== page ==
The Numbers Prove It: It Pays to Belong to the Union

A Jan. 24 Department of Labor report [PDF] demonstrates the value of union membership, says APWU Organizing Director Anna Smith.

“The report shows that unionized full-time wage earners receive higher pay than workers who are not represented by unions,” she said. The median weekly earnings of union members for 2013 were $950, compared to $750 for nonunion workers. The report also shows that union members have greater access to benefits, such as health insurance, retirement plans, and paid leave and holidays.

Commenting on the report, Secretary of Labor Thomas Perez said, “Workers’ ability to form unions and engage in collective bargaining has been a cornerstone of a strong middle class. The decline in union membership over the last few decades has contributed to more working families struggling to get by. When workers have a seat at the table, they are better able to bargain for their fair share of the value they helped create; and that leads to greater economic security and economic mobility for everyone. As our economy continues to recover and we work to create good jobs, we need to ensure workers can lift their voices to raise wages, reduce inequality and help more people climb ladders of opportunity.”

Woefully, data compiled by the Bureau of Labor Statistics indicate that only 11.3 percent of America’s workers belong to unions, and just a meager 6.7 percent of all private-sector employees are union members. “We are fortunate to have a union and everyone who enjoys it benefits needs to support it,” Smith said.

“APWU-represented employees have a distinct advantage over unrepresented employees in the postal workforce, thanks to the support of dues paying members,” she said. “You only have to look back to the pay and benefits casuals received to see what the USPS would pay us if it weren’t for the union. Casuals received far less pay, had no job security, no benefits and no protection against unfair treatment,” Smith added.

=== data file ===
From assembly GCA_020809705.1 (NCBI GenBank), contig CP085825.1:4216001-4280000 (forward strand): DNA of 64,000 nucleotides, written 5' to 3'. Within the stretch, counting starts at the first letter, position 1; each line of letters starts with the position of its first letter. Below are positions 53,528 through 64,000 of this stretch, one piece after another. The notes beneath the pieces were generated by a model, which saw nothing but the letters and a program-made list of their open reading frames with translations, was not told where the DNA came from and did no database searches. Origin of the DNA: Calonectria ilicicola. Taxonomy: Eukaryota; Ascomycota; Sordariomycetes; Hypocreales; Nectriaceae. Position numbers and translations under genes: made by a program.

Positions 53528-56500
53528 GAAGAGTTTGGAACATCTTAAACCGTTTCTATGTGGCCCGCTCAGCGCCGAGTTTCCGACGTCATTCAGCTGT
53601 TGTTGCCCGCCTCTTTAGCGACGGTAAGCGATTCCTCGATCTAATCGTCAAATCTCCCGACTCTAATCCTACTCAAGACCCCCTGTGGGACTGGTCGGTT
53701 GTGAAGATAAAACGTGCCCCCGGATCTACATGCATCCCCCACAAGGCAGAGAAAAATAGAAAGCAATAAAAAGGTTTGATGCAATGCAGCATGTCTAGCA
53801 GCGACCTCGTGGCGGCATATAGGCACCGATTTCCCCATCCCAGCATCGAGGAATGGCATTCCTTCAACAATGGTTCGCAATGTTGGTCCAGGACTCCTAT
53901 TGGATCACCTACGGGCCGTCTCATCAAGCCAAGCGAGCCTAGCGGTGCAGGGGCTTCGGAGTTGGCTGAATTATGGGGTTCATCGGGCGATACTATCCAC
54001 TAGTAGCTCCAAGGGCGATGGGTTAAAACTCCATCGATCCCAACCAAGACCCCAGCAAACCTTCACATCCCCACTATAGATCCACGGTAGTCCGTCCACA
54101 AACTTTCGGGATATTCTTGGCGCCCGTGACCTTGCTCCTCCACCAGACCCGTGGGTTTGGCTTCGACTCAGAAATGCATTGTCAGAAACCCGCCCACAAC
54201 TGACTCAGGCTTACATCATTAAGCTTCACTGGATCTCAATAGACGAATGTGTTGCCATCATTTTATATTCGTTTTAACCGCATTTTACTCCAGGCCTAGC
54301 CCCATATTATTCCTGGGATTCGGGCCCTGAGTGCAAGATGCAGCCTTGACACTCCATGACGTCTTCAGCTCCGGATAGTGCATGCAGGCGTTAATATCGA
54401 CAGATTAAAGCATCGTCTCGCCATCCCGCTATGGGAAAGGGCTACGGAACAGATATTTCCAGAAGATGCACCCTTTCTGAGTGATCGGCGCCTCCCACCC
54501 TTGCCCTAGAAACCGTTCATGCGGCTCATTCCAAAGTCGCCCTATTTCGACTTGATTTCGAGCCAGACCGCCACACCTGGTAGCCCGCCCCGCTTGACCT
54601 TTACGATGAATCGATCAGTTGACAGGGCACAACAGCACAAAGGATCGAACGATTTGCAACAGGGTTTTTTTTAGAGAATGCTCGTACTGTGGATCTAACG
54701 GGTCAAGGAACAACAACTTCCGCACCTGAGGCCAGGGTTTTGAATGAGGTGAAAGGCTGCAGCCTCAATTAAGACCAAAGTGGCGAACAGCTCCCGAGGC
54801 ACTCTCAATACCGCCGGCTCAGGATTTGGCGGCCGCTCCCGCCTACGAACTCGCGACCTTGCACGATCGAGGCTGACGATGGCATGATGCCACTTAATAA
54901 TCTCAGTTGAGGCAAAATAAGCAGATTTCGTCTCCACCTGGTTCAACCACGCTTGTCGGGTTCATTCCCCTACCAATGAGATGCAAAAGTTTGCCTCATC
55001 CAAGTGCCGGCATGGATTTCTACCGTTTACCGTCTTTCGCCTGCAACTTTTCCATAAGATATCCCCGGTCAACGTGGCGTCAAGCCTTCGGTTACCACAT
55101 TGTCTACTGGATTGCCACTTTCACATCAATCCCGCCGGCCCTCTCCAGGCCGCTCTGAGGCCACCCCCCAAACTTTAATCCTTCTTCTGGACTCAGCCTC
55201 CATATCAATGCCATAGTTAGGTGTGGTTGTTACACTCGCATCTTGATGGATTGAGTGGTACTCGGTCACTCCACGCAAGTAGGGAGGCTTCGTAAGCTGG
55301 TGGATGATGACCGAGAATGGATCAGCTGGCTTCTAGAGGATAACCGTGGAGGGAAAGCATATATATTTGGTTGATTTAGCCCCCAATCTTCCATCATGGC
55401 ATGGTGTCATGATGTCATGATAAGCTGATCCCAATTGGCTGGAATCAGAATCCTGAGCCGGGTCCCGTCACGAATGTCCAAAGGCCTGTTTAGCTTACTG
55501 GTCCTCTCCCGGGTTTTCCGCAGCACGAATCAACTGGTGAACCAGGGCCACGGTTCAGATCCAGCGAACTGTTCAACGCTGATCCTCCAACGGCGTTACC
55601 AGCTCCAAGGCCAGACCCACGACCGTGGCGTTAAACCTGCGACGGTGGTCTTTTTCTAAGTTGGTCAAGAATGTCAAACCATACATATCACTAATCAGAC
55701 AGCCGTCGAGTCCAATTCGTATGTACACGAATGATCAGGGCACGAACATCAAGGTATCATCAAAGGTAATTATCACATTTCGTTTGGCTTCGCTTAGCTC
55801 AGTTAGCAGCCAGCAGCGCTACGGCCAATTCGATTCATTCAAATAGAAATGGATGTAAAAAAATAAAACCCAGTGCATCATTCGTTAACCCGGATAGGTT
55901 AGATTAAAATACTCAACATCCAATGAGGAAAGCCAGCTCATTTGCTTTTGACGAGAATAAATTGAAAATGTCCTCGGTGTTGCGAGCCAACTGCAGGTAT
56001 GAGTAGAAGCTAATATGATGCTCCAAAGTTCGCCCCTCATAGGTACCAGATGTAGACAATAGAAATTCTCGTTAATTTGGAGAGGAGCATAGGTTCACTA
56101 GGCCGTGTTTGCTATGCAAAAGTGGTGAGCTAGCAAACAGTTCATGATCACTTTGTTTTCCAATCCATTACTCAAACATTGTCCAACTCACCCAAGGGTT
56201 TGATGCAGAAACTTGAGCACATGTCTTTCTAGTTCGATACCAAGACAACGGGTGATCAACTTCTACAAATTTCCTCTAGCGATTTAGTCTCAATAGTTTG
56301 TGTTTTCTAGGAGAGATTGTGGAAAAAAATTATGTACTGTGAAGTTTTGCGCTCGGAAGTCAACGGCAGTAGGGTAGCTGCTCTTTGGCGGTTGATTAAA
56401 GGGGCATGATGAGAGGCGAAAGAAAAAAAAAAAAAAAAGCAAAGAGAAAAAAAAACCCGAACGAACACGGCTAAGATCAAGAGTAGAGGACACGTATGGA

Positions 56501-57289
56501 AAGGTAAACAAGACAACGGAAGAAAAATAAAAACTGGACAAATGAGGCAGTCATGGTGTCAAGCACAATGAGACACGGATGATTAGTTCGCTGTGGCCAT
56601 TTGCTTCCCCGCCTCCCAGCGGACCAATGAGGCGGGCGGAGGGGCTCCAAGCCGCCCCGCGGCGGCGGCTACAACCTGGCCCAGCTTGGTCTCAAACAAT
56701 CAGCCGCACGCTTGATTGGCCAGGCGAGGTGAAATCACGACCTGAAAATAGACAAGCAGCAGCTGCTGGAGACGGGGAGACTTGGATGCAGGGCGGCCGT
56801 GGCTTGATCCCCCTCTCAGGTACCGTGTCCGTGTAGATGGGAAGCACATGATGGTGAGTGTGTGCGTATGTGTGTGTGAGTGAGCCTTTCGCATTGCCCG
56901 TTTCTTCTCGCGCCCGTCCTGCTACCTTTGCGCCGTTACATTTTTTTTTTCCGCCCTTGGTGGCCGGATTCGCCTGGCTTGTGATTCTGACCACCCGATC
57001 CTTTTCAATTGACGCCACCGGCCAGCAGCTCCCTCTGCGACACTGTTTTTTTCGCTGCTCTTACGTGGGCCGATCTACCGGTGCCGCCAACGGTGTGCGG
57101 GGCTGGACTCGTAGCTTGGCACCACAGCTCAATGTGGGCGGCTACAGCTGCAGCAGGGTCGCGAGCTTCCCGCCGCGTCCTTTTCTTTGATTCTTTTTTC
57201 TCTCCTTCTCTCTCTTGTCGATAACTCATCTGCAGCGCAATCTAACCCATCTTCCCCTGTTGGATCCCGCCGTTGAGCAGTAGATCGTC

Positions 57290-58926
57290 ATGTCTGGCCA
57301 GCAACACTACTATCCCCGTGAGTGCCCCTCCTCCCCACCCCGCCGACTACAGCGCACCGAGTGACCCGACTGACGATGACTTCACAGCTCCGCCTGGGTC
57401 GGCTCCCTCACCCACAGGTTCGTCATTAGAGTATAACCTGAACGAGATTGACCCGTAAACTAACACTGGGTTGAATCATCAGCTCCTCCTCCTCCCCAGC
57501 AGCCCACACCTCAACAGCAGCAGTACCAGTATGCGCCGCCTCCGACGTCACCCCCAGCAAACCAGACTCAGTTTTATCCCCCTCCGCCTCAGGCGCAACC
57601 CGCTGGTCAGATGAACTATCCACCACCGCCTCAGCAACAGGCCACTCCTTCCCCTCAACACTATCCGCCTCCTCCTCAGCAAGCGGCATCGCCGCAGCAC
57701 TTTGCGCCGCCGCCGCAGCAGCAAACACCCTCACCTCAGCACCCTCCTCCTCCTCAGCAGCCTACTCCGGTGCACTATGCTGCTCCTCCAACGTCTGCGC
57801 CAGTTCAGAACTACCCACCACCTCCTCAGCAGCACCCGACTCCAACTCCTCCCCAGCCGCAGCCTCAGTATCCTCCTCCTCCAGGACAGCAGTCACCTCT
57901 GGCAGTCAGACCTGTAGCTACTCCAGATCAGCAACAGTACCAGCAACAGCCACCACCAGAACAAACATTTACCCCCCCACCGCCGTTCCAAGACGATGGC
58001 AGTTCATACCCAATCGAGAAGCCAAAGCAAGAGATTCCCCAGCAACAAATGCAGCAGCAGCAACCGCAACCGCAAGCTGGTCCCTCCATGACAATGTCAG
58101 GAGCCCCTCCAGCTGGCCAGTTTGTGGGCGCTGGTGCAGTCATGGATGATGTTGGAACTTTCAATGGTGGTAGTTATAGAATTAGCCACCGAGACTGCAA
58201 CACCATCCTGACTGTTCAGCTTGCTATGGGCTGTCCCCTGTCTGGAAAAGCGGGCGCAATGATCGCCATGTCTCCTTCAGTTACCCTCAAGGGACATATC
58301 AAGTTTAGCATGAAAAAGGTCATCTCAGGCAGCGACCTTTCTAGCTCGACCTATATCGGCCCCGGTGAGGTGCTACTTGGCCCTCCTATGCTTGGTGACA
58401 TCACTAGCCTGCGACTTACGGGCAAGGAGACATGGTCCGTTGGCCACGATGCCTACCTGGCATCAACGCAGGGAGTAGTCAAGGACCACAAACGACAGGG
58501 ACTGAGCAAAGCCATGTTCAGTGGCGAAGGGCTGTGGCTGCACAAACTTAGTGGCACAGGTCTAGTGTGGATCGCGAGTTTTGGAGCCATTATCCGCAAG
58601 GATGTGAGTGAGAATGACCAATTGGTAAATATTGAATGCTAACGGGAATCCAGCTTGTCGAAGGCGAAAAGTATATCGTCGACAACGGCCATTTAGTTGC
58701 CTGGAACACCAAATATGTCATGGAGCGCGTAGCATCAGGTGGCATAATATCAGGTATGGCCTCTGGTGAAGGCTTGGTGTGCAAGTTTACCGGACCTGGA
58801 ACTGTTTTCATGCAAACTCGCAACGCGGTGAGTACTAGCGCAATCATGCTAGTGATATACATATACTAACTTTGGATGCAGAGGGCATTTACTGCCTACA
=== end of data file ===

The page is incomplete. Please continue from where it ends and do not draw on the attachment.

“In today’s postal climate, with the Postmaster General contracting out our work and consolidating facilities, there is no excuse not to belong to the APWU,” Smith declared. “We are not in a position to tolerate non-members taking a free ride. They reap the benefits and must be held accountable to pay their share. We don’t pay their gas bill and we shouldn’t be expected to pay their union bill. We need everyone’s support if we are going to thrive in the future.”

Members are encouraged to join forces to persuade non-members to join the APWU. The enrollment form (Form 1187) [PDF] is available to download online, or can be obtained by contacting your local union representative or the Organizing Department at 202-842-4227.

  • Donn Durham

    Interesting, since Anna Smith never asked me to join the union when I joined the maintenance craft 3 years ago. When I transferred to Atlanta, I was asked my first week. That’s our new Organizational Director… What a joke!

    • Durwood Dunham

      Damn right! I would never join a union that didn’t give me an engraved invitation! Don’t they know you’re Donn Durham for chrissake?? Sheesh!

  • Fredabdal Ghaffar

    USSC 99-565 & supplement (Union and Management Collude (RICO)). Selective persecution for personal gain / nepotism.

  • PTF

    Take care of PTF in small offices then, make them all Regular
    30 years as PTF Union no HELP

    • CLERK

      This is so true, why should some PTF become regular when we all works just as hard ,just because we are in small officounted for……level18 with a large support of the community works hard daily..This contract should have included ALL PTF’s..

  • bre

    I’m sorry, but I refuse to join a union that supports regulars who not only abuse their “guaranteed 8 hours” policy, but even slack off on low-workload days in order to achieve overtime. I also don’t agree with seniority > competency when it comes to certain job bids.

    • common sense

      So I assume you don’t work for the USPS any more? Because it would be pretty hypocritical to accept the pay and benefits you get thanks to the union, wouldn’t it?